YouTube becomes a monopoly

Google uses YouTube monopoly to harm Amazon Echo Show

Whenever there is a dangerous competing product for Google, the search engine giant plays the same card: you assume that the respective competitor is violating the terms of use of a service, then block your own services and thus of course damage the product.

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Long-time Windows Phone fans will remember. In the dispute with Microsoft, Google blocked a YouTube app that Microsoft had created for Windows Phone. Since Google does not offer the possibility to implement advertising in third-party apps, the advertising was not displayed in the Microsoft app. Microsoft asked Google several times to release the advertising interface, but they refused, just as they had refused to provide a Windows Phone app for the platform. Google then accused Microsoft of violating YouTube's terms of service because no advertisements were displayed.

Google deactivates YouTube on the Amazon Echo Show

Users of the Amazon Echo Show are now experiencing exactly the same thing. Google made a change to YouTube last night, which blocks the Amazon devices. Users will now see a message that Google doesn't support YouTube on Amazon Echo Show. Amazon said in a statement that this change came without warning or explanation. There is simply no technical reason for it.

This is how Google reacts

In a statement, Google announced that the implementation of YouTube on the Amazon Echo Show violates the terms of use of YouTube and offers a "broken user experience". It is hoped, however, that an agreement can be found to solve these problems soon.

Google is taking advantage of its monopoly again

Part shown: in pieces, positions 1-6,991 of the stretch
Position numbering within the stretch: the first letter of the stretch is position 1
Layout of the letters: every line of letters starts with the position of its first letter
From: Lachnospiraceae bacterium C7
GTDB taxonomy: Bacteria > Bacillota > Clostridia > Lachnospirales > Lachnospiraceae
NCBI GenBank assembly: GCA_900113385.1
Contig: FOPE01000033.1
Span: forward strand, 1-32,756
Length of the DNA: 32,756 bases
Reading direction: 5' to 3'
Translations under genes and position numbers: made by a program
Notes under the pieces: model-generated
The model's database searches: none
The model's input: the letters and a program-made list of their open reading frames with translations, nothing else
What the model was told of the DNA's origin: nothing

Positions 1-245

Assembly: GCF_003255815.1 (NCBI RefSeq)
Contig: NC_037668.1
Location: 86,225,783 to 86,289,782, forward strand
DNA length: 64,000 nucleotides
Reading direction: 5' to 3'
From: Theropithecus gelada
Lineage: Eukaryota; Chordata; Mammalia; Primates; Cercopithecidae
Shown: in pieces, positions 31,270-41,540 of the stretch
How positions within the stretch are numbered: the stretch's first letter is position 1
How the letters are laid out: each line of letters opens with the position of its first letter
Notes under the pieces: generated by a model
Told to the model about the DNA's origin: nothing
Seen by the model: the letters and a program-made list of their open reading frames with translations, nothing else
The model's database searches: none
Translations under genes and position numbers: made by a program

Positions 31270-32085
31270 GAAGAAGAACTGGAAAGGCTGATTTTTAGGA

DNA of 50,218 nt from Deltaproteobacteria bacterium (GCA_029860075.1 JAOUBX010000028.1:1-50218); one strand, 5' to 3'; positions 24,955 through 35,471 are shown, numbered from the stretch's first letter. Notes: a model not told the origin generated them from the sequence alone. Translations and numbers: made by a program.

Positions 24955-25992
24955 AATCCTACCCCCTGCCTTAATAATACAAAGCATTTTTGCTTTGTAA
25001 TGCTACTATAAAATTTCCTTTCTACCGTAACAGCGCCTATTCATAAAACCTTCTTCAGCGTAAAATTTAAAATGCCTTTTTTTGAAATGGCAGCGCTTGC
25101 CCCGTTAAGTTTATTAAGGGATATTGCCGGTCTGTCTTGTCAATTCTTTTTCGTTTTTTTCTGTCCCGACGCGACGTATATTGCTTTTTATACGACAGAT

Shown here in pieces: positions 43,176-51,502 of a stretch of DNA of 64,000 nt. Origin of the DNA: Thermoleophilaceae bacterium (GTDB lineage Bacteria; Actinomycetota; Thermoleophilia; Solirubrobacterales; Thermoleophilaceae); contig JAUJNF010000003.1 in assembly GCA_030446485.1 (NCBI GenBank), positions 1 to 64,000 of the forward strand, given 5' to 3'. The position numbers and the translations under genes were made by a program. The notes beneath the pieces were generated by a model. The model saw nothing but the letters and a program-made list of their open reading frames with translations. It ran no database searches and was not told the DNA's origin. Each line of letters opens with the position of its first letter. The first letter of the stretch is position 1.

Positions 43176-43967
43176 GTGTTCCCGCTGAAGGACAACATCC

Microsoft had already complained in 2013 that Google was exploiting YouTube's monopoly in this way to harm the competition. A smartphone without a YouTube app was simply not of interest to many customers, while the YouTube app was in second place on the download charts on Android and iOS in 2012. YouTube itself wanted to offer such a user experience, but Microsoft described that high-ranking YouTube managers were ordered by the parent company Google not to offer a good user experience for Windows Phones. The following is the statement from Microsoft:

As you might expect, it appears that YouTube itself would like all customers on Windows Phone as on any other device to have a great YouTube experience. But just last month we learned from YouTube that senior executives at Google told them not to enable a first-class YouTube experience on Windows Phones.

Now it seems that Google is no longer targeting Microsoft's smartphone plans, which the company has since abandoned itself, but wants to bring Amazons to their knees in the field of ambient computing. There Amazon is expanding its lead with the Echo devices and Google is currently only lagging behind.

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via mspu / Source: the verge / Contains partner links.